It’s certainly no easy task Chang has set himself, but through his popular books, regular lectures and a mass media profile buoyed by regular columns for respected titles such as The Guardian and the Financial Times, he has managed to make that connection with the general public. He says that he currently receives two or three e-mails a day from readers – some simply thanking him for placing an understanding of such a seemingly impenetrable subject within their grasp, others asking questions. “Ninety percent of the time I reply,” he says, explaining that the other 10 percent of emails contain questions so complex they would require another book to answer.

But Chang is not just the author of several popular books on economics, and despite his non-partisan nature, he has had an effect on economic policy. He has consulted major international organisations such as the World Bank, the UN and the Asian Development Bank, and his ideas have been taken on board by national governments in countries including Namibia and Ecuador.

“Those are the things that I live for,” he says. “Then I can see I am really making a difference to the real world. I live by the saying of the Italian Marxist political thinker Antonio Gramsci that we need to have ‘pessimism of the intellect, optimism of the will’,” says Chang. “I fully accept the world is difficult to change and there will be a lot of resistance, maybe due to the interests of some powerful groups, maybe out of sheer reluctance of many people to try new things. You have to be fully aware of that, but if you don’t aim high, you will never change anything.”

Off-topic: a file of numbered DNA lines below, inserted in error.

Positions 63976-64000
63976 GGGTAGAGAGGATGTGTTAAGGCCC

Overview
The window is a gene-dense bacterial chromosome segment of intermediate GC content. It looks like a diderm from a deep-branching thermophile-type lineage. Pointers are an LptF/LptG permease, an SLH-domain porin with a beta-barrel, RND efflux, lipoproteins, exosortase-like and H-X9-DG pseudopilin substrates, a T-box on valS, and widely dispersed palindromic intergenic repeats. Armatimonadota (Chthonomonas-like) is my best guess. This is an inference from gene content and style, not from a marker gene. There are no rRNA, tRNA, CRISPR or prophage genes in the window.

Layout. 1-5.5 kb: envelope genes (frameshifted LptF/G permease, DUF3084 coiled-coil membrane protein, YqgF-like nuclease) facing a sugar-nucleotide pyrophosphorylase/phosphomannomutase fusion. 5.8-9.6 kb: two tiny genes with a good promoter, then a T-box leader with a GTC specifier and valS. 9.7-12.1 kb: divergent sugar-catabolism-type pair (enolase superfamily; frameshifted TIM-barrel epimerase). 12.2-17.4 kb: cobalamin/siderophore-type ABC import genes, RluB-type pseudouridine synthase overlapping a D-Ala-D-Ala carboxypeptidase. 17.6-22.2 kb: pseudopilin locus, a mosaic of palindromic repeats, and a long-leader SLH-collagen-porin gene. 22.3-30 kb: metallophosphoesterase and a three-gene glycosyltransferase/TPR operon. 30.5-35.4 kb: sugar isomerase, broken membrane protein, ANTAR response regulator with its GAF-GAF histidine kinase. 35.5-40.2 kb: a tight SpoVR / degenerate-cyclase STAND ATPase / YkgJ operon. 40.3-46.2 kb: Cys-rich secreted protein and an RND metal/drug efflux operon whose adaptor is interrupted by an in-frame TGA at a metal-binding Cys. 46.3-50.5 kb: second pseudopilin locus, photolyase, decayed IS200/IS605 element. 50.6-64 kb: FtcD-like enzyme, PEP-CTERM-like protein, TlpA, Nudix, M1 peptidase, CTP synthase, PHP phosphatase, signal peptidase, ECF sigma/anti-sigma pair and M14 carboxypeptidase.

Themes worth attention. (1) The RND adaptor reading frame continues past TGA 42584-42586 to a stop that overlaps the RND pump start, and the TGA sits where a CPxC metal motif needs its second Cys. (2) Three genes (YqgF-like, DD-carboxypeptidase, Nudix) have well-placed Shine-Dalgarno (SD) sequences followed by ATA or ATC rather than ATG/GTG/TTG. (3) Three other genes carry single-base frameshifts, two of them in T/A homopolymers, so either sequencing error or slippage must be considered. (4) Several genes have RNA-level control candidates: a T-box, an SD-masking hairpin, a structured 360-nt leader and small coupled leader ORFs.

We have been talking for almost 90 minutes and the food, which we have been attacking for almost an hour, has started to disappear at a slower rate. Things are winding down. So, after ordering an espresso for myself and some more hot water for Chang’s pot of tea, I ask him about his family. He married his wife, Hee-Jeong Kim in 1993, shortly after finishing his PhD, and they have two children: a daughter, Yuna, who is in the second year at the University of Oxford, where she is studying history; and a 15-year old son, Jin-Gyu. “They are typical children, whatever their dad does is embarrassing, boring,” he says.

Fortunately, the public disagrees with his children, so is he working on a follow-up to Economics: A User’s Guide?

“That book was something special,” he says. “I would never try to write anything like that again. I suffered so much. When I was in the final phase, one day I was sitting at the desk for 15 hours, and then the next day 14, and I realised I have never worked that hard in my whole life – not to do my PhD, not to get into university, no, never. I’m pleased that it came out quite well, but I don’t want to do it again.”

He hasn’t completely dismissed the idea of writing another one, though, as long as it’s not as mammoth a task as the last one, but he does worry about repeating himself. “Maybe I will write another book, maybe I won’t,” he concludes.

I suggest a detective novel in honour of his literary heroes: Conan Doyle and Christie. Perhaps with an economist as the main protagonist?

“Oh no, that would be really boring,” he scoffs. “Death by numbers. You kill someone by quoting an endless stream of statistics.”

Words: Gareth Rees / Images: Rebecca Rees